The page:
On 27 July 2017, the European Commission has required Belgium and France to abolish the corporate tax exemptions granted to their ports on the basis that profits by port operators must be taxed under normal national corporate tax laws to comply with European State aid rules. Therefore, if port operators generate profits from economic activities, these should be taxed under the normal national tax laws to avoid distortions of competition.
More precisely, in Belgium several sea and inland waterway ports (notably the ports of Antwerp, Bruges, Brussels, Charleroi, Ghent, Liège, Namur, Ostend, the canals in Hainaut Province and Flanders) are exempt under Belgian law from the general corporate income tax regime and are subject to a different tax regime, that leads to an overall lower level of taxation as compared to other companies.
In France, the 11 ‘grands ports maritimes’ (Bordeaux, Dunkerque, La Rochelle, Le Havre, Marseille, Nantes-Saint-Nazaire, Rouen, Guadeloupe, Guyane, Martinique and Réunion), the Port autonome de Paris and ports operated by chambers of industry and commerce, are fully exempt from corporate income tax under French law.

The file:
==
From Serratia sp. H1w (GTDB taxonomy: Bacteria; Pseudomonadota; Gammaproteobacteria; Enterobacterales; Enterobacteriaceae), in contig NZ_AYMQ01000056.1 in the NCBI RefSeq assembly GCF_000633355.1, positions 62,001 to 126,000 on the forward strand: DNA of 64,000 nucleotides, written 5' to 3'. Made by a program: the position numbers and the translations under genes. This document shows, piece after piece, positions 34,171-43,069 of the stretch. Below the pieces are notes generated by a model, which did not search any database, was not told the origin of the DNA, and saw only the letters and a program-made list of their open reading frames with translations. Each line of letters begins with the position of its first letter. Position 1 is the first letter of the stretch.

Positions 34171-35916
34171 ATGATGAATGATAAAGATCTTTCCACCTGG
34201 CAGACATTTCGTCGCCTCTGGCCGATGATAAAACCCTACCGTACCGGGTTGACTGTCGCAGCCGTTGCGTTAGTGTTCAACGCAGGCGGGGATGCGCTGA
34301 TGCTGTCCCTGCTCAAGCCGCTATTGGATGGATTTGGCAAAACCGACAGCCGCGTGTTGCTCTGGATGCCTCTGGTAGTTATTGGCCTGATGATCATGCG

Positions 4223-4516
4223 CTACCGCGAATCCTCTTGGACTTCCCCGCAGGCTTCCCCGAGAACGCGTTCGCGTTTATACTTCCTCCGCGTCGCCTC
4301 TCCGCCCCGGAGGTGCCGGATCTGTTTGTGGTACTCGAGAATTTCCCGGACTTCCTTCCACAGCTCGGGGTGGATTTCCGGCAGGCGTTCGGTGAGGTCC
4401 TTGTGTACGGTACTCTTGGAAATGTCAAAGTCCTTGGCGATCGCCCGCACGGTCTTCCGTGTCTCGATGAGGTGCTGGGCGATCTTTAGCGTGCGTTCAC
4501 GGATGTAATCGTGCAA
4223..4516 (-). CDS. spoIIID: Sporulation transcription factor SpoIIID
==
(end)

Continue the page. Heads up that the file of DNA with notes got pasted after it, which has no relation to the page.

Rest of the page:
In this framework, the Commission considers that the corporate tax exemptions granted to Belgian and French ports provide them with a selective advantage, in breach of European state aid rules. According to the Commission, those exemptions do not pursue a clear objective of public interest and they can be used by the port operators to fund other activities or to subsidise the prices charged by the ports to customers to the detriment of competitors and fair competition.
Belgium and France now have until the end of 2017 to take the necessary steps to remove the tax exemption and ensure that, from 1 January 2018, all ports are subject to the same corporate taxation rules as other companies. However, the Commission cannot ask the recovery of the aid already granted because those corporate tax exemptions are ‘existing aid’ that already existed before the accession of France and Belgium to the EU.